Nottingham is blessed with a wealth of natural habitats in and around the City. Harrison's Plantation is an area of mixed woodland in Wollaton, linked to Martin's Pond and Rayleigh Pond by short footpaths. The area was originally part of a mediaeval fishery, being regenerated in the 18th century as a broadleaf mixed woodland.
Some areas of the woodland were coppiced and much of it is now relatively new growth, though some very mature trees are seen throughout. The natural vegetation is well established and as I walked around, I noticed areas of Arum maculatum which I know as "Lords and Ladies" or "Cuckoo pint". I have not seen this plant in such profusion in years.
There are a lot of classic woodland fungi around and I noticed magpies and squirrels as well as a significant number of dragonflies. One disappointment was a small patch of Himalayan balsam, Impatiens glandulifera, which is a very invasive species. If this plant is not eradicated, it is likely to become the dominant species in a few years at the expense of many native plants.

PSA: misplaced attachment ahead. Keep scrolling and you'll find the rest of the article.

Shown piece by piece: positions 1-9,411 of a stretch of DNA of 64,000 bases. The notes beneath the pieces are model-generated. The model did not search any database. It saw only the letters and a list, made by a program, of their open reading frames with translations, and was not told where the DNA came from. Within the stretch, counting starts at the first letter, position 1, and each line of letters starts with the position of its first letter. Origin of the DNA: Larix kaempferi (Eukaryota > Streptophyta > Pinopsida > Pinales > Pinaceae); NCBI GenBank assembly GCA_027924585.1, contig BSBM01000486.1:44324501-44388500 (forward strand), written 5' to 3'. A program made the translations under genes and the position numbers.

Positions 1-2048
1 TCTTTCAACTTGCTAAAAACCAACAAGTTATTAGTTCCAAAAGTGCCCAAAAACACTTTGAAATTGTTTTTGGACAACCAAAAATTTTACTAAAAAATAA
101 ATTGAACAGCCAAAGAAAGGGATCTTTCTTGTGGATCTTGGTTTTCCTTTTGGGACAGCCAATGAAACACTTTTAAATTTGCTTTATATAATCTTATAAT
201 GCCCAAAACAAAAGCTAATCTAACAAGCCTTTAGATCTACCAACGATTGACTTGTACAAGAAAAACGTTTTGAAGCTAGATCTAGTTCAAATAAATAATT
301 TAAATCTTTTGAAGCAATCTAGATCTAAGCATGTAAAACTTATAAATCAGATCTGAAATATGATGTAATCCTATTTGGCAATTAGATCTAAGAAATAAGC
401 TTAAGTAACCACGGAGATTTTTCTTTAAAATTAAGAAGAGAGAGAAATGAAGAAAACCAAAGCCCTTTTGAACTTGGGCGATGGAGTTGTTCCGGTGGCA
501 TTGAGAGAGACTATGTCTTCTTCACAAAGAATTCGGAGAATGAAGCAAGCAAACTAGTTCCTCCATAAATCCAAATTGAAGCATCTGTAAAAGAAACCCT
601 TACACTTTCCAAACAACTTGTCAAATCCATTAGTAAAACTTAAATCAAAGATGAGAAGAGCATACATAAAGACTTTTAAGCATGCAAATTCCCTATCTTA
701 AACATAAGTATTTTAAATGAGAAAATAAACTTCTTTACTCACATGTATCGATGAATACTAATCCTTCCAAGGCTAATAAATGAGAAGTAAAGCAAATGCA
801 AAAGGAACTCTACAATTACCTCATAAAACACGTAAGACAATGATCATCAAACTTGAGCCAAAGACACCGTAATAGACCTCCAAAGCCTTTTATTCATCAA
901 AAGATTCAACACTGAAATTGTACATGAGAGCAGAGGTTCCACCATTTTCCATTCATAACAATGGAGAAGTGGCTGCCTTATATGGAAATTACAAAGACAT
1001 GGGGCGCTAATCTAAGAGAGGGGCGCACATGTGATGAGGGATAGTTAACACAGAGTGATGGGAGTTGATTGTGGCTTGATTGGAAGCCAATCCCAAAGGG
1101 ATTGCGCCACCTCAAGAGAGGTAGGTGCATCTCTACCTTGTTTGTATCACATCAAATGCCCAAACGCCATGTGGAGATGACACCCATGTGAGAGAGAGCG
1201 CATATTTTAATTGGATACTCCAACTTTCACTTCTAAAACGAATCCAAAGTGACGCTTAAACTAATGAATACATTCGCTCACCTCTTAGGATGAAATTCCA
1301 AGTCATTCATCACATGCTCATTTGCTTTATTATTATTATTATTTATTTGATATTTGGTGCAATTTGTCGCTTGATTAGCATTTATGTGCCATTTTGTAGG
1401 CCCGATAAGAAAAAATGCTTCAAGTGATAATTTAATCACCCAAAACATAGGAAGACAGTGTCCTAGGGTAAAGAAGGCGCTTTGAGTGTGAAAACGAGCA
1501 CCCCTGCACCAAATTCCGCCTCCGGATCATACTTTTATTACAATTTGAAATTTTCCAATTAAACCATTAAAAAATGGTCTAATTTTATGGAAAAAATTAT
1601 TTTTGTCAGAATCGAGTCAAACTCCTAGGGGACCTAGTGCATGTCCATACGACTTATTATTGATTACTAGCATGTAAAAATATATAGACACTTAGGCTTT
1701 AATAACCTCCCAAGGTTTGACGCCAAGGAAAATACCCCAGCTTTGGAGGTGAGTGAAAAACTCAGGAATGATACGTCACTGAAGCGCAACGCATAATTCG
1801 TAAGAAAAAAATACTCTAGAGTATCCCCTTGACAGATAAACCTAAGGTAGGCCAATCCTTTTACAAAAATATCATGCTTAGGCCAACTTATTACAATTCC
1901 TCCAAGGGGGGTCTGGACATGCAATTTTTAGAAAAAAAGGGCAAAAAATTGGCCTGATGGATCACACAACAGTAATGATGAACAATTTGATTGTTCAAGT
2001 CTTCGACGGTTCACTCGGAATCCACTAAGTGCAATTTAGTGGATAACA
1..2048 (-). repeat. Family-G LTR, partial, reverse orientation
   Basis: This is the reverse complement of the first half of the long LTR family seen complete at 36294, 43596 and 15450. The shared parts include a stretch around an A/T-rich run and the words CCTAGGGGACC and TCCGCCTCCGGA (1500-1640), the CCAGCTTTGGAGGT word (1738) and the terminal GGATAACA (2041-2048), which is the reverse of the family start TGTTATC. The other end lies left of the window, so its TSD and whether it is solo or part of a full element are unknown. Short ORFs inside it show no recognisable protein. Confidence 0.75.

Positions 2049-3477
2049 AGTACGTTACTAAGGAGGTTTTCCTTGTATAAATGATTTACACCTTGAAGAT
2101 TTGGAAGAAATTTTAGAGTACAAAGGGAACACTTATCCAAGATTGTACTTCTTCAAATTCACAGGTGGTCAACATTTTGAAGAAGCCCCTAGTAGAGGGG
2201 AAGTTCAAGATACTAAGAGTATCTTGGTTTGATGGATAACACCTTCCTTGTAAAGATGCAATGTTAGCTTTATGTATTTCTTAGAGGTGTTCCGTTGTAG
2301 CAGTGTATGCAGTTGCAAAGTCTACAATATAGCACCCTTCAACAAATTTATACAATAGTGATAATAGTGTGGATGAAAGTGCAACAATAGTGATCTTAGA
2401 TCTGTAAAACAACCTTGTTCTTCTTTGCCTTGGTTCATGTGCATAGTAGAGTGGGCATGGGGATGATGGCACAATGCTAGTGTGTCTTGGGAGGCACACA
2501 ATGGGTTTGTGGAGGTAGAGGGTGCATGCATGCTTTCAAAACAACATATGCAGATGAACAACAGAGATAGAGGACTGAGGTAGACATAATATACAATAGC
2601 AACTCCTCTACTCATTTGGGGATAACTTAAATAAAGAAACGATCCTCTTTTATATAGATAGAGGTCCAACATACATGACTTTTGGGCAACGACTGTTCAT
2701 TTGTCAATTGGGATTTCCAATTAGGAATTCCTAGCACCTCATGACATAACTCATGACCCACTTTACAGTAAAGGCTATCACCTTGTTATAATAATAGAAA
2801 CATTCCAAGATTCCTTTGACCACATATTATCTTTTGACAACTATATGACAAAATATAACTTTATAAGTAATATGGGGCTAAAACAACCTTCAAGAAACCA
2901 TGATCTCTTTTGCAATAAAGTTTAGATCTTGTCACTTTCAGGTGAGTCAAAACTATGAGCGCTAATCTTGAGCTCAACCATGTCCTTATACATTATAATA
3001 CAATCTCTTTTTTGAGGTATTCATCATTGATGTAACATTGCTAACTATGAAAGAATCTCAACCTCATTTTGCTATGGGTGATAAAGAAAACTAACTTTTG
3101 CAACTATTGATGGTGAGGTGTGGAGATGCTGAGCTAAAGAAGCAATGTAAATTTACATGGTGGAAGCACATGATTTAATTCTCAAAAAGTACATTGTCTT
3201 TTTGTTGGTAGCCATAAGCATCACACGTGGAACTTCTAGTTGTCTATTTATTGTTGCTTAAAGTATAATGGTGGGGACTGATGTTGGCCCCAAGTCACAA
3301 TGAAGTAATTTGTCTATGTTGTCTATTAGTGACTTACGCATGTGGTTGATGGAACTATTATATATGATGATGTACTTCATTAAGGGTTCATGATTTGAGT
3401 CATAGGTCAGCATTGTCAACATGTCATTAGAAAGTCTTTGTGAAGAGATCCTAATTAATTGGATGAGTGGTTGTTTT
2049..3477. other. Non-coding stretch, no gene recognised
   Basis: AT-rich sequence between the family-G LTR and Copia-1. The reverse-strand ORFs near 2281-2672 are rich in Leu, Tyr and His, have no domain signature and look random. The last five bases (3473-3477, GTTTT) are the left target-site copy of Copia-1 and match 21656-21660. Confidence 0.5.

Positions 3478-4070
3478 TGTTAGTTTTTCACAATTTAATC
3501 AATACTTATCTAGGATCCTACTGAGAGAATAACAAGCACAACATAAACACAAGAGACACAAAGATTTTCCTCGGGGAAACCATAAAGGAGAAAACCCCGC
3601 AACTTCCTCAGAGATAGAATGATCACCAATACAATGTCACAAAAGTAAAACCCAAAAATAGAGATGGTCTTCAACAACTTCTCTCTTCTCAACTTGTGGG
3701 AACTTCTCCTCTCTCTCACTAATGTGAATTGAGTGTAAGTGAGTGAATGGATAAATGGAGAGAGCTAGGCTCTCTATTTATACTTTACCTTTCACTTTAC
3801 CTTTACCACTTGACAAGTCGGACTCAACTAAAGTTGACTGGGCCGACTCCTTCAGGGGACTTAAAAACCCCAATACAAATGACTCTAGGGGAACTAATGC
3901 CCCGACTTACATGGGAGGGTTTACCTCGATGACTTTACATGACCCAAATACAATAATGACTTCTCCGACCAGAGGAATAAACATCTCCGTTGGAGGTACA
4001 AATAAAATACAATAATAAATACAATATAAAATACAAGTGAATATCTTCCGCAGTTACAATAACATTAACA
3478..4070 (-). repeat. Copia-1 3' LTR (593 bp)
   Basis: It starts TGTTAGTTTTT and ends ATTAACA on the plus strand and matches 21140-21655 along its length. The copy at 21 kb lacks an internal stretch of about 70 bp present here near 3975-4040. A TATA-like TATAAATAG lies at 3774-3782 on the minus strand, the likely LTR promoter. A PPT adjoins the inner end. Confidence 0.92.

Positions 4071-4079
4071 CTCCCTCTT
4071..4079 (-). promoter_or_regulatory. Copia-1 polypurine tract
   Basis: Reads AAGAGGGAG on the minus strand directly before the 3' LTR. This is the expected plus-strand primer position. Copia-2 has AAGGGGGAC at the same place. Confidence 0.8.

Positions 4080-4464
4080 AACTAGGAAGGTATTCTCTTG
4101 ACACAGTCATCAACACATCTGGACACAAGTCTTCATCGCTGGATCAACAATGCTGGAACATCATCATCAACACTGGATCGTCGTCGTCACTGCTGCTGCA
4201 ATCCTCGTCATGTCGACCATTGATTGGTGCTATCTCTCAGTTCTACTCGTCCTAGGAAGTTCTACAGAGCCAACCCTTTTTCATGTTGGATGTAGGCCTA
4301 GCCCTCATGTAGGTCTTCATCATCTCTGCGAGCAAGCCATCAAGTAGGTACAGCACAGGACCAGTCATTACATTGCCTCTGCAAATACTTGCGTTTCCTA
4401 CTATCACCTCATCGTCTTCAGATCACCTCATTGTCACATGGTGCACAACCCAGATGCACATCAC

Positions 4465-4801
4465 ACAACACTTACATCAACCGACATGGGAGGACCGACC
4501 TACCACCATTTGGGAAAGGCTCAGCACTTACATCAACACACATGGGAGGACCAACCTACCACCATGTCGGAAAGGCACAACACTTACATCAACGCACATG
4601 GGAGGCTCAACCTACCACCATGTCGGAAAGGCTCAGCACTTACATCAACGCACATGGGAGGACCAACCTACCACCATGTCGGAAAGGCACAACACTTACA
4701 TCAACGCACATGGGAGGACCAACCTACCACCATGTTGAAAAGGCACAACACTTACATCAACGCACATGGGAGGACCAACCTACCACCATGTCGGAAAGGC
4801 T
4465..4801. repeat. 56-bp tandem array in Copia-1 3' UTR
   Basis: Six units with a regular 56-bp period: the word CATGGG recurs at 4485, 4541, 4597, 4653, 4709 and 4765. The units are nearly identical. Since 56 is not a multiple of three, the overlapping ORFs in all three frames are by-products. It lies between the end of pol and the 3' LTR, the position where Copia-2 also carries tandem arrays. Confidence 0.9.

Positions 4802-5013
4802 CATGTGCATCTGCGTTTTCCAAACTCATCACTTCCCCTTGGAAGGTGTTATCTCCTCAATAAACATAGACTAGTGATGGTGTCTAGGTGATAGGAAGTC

Himalayan balsam produces very explosive seed pods, which are great fun to pop. The seeds are very hardy and will spread for yards around the parent plant. The flowers are heavily scented and coloured, attracting a wide variety of pollinating insects and the roots are quite long and strong. When soil stress is experienced, the plant is capable of producing ariel roots, which can efficiently absorb gas and rain water. This plant is the ultimate survivor and a very dominating invader.
The first Hymalayan balsam plants were introduced into Kew Gardens in about 1840 and they quickly escaped into the wild. These plants are now found throughout England and I have seen them as far north as Bradford. In Stoke, they are the dominant plant on the canal sides and in some areas they are impossible to remove without replacing acres of soil.
Lack of habitat management is an issue with plants like these. Lets hope that Nottingham's treasured habitats do not fall to this foreign invader.
postscript: check out the blog page at "Park Views" about returning-to-nature at Harrison's Plantation.